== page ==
UN Assistant Secretary General for Latin America & the Caribbean, UNDP, Luis F. Lopez-Calva says the Future is Not What it Used to Be.
Niels Böhr said: “Predicting is very difficult, especially about the future”. Böhr actually won a Nobel Prize in Physics in 1922 because of its contributions to quantum theory. Natural sciences taught us that causality can be established by our scientific methods. However, I have always defended the view that causality as an epistemological concept is an illusion in social sciences because, among other reasons, we deal with non-stationary processes (people react to interventions and behavioral responses are difficult to foresee). Kaushik Basu has used this notion in his critique to the “Randomized Control Trials” movement within development economics (which actually resulted in a Nobel Prize for Kremer, Duflo, and Banerjee!). For Kaushik, RCTs are the gold standard for a clean description of the past. The same intervention on the same population might result in a different outcome if repeated! Economists always thank god for the existence of meteorologists, because their existence guarantees we are not the worst discipline at predicting. Böhr, on a serious note, created the principle of complementarity in physics: objects have complementary properties that cannot be analyzed or characterized simultaneously (this applies for example to what is called “entanglement”, referring to the fact that the state of a particle cannot be described independently of the state of the others). Entanglement can be easily translated into sociological frameworks. In any case, what matters here is the fact that social scientists, even more than in natural sciences, face enormous challenges to predict future states of the world.
Having said that, I want to take a broader view and defend a point: up to a few months ago, we could predict what predictions would look like. Predictions about the future were, pretty much, predictable. All the conversations about the “future of work”, the role of technology, the effects of climate change, and so on, were pointing to the same direction. Yet, the level of uncertainty today has increased the variance of what predictions predict. As we know, the quality and rigor of prediction attempts also vary (as Avinash Dixit said: technology reduced the cost of producing and publishing words, while the cost of producing ideas remained constant; the result is what any economist could foresee: massive substitution). However, there is an essential element that makes our socioeconomic recovery work particularly complicated: the basic parameters that will characterize the environment in which we can imagine specific policies having an impact are not completely clear.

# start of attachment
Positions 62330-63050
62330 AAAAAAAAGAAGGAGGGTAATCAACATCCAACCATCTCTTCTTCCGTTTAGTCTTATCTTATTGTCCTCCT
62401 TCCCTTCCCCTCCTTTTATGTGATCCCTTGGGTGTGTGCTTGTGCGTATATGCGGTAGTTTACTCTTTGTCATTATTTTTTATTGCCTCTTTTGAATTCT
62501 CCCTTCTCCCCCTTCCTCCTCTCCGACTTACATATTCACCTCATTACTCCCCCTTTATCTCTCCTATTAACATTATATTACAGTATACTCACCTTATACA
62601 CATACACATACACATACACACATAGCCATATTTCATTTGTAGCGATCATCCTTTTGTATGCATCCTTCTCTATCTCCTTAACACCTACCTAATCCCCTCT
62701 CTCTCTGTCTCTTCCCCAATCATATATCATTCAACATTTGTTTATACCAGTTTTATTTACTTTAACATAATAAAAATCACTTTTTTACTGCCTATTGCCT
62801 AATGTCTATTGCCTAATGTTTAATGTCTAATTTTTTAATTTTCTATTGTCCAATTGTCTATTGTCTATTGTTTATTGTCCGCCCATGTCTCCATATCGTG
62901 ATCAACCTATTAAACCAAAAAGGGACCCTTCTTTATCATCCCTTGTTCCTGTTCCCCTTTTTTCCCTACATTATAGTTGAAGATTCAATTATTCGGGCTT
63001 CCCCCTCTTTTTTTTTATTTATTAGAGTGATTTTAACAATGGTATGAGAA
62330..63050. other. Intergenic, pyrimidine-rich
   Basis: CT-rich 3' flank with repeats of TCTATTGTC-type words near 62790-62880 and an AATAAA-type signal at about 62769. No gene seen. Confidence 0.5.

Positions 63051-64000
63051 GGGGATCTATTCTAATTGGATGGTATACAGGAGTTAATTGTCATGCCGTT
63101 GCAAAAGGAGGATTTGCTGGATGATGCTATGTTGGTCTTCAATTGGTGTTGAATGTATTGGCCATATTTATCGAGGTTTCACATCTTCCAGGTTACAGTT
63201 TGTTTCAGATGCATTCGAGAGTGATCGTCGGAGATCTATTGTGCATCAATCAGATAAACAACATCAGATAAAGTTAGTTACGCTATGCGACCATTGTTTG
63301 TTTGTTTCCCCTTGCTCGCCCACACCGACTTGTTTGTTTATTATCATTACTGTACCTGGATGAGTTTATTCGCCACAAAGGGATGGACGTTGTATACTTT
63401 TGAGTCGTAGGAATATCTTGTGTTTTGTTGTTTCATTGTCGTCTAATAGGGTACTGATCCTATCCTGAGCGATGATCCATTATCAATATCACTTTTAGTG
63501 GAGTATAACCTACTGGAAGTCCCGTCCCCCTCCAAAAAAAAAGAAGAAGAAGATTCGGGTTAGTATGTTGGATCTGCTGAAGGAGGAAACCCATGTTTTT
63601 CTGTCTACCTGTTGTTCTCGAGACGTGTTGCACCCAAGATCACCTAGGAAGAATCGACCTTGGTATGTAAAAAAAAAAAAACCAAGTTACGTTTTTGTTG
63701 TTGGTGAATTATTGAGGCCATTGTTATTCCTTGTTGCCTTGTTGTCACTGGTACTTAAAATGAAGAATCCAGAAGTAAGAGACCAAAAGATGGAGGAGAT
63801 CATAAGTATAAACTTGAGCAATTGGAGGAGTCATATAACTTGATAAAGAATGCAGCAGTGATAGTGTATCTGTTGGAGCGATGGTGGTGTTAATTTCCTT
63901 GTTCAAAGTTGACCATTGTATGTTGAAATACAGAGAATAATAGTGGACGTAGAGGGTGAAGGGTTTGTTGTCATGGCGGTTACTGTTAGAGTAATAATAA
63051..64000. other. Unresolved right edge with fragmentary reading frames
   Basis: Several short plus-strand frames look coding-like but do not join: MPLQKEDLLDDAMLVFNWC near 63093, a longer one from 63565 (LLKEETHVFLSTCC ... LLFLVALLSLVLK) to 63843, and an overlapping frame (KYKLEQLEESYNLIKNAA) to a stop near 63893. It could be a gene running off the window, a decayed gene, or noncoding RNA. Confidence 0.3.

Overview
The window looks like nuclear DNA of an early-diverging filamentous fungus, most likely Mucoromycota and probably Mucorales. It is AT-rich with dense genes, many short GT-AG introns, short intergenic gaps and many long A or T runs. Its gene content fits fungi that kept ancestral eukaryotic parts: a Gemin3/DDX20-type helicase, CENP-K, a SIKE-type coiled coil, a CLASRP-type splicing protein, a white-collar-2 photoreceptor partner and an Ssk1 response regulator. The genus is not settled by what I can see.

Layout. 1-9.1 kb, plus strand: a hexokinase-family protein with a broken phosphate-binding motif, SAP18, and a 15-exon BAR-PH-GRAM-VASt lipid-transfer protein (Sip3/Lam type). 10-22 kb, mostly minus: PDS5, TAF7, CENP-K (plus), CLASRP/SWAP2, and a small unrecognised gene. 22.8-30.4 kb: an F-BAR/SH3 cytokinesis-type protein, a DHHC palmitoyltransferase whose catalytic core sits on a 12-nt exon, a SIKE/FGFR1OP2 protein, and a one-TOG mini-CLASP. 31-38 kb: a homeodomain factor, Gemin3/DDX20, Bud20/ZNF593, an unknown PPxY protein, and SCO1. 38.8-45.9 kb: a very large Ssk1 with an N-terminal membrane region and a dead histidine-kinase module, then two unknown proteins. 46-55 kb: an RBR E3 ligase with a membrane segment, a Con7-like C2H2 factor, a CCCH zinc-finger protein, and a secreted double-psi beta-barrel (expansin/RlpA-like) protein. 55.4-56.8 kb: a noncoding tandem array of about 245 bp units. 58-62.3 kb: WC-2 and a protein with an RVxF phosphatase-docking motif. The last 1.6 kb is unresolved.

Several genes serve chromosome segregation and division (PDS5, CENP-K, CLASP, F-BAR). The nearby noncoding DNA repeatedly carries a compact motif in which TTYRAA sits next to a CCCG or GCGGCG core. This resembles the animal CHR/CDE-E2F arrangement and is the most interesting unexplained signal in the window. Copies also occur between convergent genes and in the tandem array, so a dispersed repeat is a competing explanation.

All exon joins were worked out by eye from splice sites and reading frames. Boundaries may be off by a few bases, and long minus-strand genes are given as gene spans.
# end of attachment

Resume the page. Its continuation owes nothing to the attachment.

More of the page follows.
Can we predict if relaxation of health-related measures will lead to a new wave of contagion? What sectors should be opened first and under what standards of safety? Are we going to see a major disruption in food markets, given that supply effects of COVID-19 will show up with a lag? How fast will governments be able to create systems so that education can be back on track? What are the types of behavioral changes we will see after this and how long they will last? (example: would you go tomorrow to the movie theatre without hesitation? Will we travel as often as we are used to? Would you send your kids to school after reopening without asking about safety measures in schools?…)
We cannot predict, but we can act on the basis of parameters we want to establish for a “new normal”. We can set a few principles that are desirable for recovery and build our advice on those, always subject to economic feasibility. Bringing more climate action as a driver of recovery and “restoration of livelihoods”, embedding gender equality, pushing a more proactive public action in the care sector, and bringing an inclusive lense to recovery actions (“making recovery inclusive and pro-poor”), could be principles to push for in our recovery advice. Hopefully, that will have an impact on what the future looks like. That we can do.
The dust will eventually settle. Predictions about the future will be again as imperfect as they used to be. Our future will be hopefully –marginally– better and, certainly, equally unpredictable. But, of course, I just made a few predictions, so take them with a grain of salt.